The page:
Michael Bruce

Joseph Robertson, in Lives of the Scottish Poets (1822) 6:26-27.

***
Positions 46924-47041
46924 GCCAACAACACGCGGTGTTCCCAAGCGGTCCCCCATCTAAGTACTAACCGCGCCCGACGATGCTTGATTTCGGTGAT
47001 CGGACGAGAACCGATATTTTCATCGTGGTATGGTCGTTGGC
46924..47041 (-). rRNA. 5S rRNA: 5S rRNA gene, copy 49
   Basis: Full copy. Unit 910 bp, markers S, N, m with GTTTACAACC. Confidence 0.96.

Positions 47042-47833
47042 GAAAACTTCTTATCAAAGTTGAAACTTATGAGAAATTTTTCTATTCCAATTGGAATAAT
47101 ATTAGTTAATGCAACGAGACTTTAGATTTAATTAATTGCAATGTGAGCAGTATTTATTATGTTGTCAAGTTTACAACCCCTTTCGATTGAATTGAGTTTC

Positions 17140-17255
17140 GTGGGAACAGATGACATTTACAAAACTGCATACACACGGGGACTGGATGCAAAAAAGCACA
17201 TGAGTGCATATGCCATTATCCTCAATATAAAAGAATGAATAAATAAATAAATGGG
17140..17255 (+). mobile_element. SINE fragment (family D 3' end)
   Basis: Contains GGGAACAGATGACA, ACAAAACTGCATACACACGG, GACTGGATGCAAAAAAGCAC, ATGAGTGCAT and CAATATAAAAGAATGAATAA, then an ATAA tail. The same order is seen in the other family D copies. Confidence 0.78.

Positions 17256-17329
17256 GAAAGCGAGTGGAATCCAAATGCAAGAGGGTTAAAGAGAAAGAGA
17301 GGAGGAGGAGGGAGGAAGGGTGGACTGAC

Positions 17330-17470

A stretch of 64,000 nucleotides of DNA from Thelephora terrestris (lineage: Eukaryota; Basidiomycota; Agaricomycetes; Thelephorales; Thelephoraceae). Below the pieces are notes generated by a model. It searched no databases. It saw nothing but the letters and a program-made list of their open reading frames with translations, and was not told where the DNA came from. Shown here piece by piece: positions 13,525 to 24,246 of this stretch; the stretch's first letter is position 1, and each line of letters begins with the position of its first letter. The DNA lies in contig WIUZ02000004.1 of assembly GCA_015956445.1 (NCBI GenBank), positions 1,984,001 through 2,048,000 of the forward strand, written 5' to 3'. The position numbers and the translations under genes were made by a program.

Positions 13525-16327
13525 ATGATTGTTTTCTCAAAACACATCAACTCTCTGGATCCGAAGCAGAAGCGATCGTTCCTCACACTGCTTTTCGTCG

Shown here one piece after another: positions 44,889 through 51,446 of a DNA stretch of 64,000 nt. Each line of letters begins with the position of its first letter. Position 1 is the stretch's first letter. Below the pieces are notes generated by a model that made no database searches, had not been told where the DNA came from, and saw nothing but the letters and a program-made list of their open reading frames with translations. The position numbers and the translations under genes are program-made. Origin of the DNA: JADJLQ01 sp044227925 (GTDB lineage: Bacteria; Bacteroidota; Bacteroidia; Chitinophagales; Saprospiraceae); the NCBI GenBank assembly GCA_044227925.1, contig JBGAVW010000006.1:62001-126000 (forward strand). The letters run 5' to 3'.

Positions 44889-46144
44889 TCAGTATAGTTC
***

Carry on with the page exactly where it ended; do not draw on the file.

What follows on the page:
Although neither the talent shewn in Alexis, or Lochleven, nor in any of Bruce's minor pieces, (if we except, as at present we must, The Cuckoo) is such as to entitle him to a high rank among poets; yet it is very rare that we see in works written at so early an age, and under so many disadvantages, such a dawn of excellence as in those of Michael Bruce. If we compare, as in fairness we ought, what Bruce did before he was twenty, with what other poets who have lived to mature their powers and acquire a great name, were able to produce at the same period of life — with the juvenile effusions, for example, of Thomson or Macpherson, who were both as favourably circumstanced in respect to education as Bruce; we shall be forced to allow that as in promise he far excelled them, there is every probability that he would not have yielded to them in performance, had he been happily spared to make the trial. We cannot perhaps say, with Logan, since we know not, besides, how much of the praise he meant to apply to himself, that "if images of nature that are beautiful and new; if sentiments warm from the heart, interesting and pathetic; if a style chaste with ornament, and elegant with simplicity; if these and many other beauties of nature and art are allowed to constitute true poetic merit, the poems of Michael Bruce will stand high in the judgement of men of taste;" yet we may safely assert, that to all of these qualities, no poetry ever more strongly inclined.